USC AI Research May Lead To Virtual Negotiators
Over the last few years, Jonathan Gratch, Director of Virtual Humans Research at University of Southern California, has been partnering with USC Marshall School of Business to integrate virtual humans into negotiation. In order to do this, it is necessary to understand humans’ gut-level responses to physical cues.
At the International Conference on Autonomous Agents and Multiagent Systems (AAMAS) in May, USC researchers Jonathan Gratch, Rens Hoegen and Geota Stratou debuted a paper that indicated that people who smile during victories increase the odds of their opponent working harder to beat them in the future.
These findings correspond with Gratch’s previous studies. According to Gratch, “We think that emotion is the enemy of reason. But the truth is that emotion is our way of assigning value to things. Without it, we’d be faced with limitless choices.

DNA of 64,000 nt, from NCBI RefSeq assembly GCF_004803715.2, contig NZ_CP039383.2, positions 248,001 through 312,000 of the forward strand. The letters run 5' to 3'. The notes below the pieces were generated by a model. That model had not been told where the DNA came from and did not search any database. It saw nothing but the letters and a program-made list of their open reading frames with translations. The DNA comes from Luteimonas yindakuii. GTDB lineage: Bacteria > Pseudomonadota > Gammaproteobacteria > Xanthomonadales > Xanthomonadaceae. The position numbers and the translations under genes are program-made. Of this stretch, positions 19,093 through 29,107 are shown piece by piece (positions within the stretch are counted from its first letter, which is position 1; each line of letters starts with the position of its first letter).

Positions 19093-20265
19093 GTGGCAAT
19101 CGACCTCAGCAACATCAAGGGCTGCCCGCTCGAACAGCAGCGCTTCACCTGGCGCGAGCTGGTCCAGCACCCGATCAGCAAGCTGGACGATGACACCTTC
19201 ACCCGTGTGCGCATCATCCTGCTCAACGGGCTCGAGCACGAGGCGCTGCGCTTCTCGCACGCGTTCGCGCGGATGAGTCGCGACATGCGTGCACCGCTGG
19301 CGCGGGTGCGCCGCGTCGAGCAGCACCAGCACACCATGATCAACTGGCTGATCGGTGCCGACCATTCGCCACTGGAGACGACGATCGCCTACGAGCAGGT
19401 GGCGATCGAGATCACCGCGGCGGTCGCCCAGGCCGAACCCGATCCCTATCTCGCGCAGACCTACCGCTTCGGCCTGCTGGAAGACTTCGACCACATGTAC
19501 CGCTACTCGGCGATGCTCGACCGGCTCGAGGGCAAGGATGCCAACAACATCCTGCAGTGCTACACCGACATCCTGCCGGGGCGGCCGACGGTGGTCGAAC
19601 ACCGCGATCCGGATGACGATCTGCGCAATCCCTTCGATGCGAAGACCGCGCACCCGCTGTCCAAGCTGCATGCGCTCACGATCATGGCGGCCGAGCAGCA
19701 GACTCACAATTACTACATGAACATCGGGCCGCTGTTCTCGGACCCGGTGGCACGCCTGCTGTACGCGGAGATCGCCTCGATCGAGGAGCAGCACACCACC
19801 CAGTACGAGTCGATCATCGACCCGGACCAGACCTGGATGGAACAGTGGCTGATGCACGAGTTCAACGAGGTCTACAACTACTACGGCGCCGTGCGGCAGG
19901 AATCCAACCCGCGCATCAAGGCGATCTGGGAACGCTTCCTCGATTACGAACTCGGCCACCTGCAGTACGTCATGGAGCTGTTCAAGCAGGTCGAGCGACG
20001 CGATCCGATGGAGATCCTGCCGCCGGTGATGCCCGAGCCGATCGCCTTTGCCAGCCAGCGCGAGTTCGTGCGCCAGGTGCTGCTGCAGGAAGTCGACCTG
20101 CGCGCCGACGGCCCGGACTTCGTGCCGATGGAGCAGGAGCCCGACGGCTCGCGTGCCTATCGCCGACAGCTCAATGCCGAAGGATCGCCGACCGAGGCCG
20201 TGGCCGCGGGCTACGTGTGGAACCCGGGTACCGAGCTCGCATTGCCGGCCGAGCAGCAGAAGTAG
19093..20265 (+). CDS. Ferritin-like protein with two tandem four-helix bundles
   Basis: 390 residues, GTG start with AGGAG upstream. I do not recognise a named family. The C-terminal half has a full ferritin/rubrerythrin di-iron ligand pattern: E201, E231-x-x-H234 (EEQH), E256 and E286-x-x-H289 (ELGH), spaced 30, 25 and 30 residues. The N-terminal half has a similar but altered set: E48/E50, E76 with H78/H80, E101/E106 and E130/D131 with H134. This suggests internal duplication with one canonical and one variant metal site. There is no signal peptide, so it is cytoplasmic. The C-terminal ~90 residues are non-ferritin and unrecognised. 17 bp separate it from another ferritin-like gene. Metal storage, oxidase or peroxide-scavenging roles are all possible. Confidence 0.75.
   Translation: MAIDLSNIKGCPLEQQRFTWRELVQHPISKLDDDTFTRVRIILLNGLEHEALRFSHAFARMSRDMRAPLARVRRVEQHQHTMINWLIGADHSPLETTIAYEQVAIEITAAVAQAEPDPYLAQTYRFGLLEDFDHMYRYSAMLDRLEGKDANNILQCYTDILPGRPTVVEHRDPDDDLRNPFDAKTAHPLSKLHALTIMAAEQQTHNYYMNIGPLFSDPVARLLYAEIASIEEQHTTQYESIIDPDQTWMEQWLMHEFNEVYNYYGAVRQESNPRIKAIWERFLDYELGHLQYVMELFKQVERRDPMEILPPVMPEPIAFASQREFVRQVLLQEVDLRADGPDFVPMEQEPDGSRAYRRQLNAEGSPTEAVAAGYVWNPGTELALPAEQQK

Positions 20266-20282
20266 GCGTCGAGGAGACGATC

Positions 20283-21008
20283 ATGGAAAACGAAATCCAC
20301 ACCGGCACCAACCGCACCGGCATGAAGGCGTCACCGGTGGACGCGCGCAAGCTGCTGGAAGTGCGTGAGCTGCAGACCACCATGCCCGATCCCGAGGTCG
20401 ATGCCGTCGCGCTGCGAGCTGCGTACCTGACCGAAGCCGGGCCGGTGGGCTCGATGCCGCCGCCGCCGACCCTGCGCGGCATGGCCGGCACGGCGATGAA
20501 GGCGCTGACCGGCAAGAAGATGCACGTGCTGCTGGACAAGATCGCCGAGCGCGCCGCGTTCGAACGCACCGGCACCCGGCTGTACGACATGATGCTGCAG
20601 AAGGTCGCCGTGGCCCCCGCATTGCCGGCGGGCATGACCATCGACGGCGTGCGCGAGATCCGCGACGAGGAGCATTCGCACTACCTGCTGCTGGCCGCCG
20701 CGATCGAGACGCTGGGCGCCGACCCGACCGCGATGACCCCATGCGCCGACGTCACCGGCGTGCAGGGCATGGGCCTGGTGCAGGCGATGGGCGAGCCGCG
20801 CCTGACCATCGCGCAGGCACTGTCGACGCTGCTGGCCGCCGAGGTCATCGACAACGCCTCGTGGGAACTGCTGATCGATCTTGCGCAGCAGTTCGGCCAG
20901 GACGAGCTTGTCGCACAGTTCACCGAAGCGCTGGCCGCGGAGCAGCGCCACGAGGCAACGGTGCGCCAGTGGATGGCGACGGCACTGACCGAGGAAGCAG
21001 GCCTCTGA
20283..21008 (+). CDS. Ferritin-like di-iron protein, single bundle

The AAMAS study involved 370 participants playing a game via Skype, wherein the players determine whether to “split” or “steal” a pot of money. Should both participants choose “split,” they each get half of the pot. If one chooses “split” and the other chooses “steal,” the “stealer” gets the money. But if both parties choose to steal, they both lose.
Throughout the game, the researchers recorded the players’ reactions and used emotion-tracking software that tracks subtle facial movements. When those who stole successfully smiled after their victories, their opponents were more likely to steal from them in the future. Those who smiled when they lost, however, were more likely to see cooperation from their opponents in future rounds.
Gratch hopes these findings will allow him to understand the emotional nuances of negotiation in a way that he can integrate into AI. The eventual goal is to build AI that can perceive and convey the same physical emotional nuances that humans can.